GENEVA (Reuters) - The United Nations’ top human rights body voted narrowly on Thursday to rebuke Cuba over its rights record and urged the Communist country to accept a visit from a special U.N. investigator.
The Geneva-based Commission on Human Rights called on Cuba to guarantee freedom of expression and religion and to begin a dialogue with Cuban political groups and thinkers to develop democratic institutions and civil liberties.
It also deplored the heavy sentences handed down to 75 dissidents rounded up a year ago, but stopped short of demanding their immediate release.
The motion, one of the most politically charged of the commission’s six-week annual session, was proposed by Honduras and supported by the United States and the European Union.
As happened last year, it passed by just one vote—22 to 21, with 10 abstentions—with a number of Cuba’s Latin American neighbors joining the criticism of the government of the island’s Marxist ruler, Fidel Castro.
Both Washington and Havana had lobbied hard before the vote at the 53-member commission and a furious Cuba accused Honduras of acting on the instructions of the U.S. government.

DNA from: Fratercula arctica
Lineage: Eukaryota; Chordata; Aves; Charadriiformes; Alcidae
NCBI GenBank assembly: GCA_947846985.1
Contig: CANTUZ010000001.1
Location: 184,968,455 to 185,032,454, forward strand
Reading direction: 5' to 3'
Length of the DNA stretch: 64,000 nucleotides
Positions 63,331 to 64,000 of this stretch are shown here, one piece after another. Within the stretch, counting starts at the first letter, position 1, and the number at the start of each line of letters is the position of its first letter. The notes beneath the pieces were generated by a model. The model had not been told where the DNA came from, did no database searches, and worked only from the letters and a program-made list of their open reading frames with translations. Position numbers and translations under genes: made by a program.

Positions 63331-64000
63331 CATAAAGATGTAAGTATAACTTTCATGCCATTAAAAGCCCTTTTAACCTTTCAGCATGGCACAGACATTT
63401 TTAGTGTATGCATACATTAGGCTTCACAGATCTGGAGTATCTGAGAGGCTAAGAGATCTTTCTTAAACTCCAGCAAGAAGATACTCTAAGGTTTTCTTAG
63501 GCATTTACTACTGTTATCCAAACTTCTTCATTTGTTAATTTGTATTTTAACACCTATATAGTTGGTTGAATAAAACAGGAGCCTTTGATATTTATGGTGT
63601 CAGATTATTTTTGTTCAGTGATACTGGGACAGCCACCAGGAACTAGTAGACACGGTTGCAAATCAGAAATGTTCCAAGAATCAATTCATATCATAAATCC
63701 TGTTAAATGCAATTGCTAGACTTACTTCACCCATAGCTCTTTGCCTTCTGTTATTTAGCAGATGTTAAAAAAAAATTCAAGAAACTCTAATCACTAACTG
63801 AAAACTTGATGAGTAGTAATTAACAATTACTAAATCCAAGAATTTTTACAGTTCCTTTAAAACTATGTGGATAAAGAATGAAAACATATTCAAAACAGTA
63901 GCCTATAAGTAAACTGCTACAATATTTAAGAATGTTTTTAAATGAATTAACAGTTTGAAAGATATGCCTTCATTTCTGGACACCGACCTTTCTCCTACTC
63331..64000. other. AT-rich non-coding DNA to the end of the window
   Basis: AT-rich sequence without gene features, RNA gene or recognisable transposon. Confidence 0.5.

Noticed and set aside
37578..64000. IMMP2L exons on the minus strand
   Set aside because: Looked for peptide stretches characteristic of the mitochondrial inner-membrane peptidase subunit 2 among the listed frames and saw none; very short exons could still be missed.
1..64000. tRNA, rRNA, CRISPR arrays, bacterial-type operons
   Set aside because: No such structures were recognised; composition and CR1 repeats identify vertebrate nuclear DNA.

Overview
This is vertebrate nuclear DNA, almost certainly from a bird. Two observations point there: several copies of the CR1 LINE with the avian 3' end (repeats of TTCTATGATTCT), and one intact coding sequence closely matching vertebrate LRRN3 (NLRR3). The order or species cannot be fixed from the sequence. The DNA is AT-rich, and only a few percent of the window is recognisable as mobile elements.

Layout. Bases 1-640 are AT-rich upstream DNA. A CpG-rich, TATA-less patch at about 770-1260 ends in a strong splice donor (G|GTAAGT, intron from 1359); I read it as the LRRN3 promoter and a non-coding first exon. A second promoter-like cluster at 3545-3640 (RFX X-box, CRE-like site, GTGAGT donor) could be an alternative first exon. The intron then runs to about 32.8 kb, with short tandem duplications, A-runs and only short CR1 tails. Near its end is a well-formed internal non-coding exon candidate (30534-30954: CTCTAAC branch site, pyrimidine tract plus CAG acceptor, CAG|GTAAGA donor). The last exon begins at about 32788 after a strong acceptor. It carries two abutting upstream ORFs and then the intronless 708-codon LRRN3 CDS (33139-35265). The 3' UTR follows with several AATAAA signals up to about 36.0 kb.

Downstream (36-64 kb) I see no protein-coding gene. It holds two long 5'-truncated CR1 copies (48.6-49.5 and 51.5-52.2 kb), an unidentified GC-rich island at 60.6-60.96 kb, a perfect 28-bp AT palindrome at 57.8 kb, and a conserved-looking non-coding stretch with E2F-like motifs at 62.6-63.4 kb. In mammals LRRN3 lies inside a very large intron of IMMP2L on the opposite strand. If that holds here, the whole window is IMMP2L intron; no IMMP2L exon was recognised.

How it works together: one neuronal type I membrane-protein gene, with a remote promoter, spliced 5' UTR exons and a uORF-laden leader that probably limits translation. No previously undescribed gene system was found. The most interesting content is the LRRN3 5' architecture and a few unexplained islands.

“We are outraged at the shameful role of the Honduran government,” senior Cuban foreign ministry official Juan Antonio Fernandez told the commission.
The Cuban government has so far refused to allow the special U.N. investigator, French magistrate Christine Chanet, who was appointed last year, to travel to the island.
Chanet said in her first report in February that dozens of dissidents were being held in alarming conditions, isolation cells or facilities crammed with “common criminals.”
But Cuba accused the commission of “double standards” and said that instead of criticizing Havana it should be condemning Washington for running a “concentration” camp at the Guantanamo naval base on Cuban territory, where hundreds of suspected al Qaeda and Taliban fighters are being held.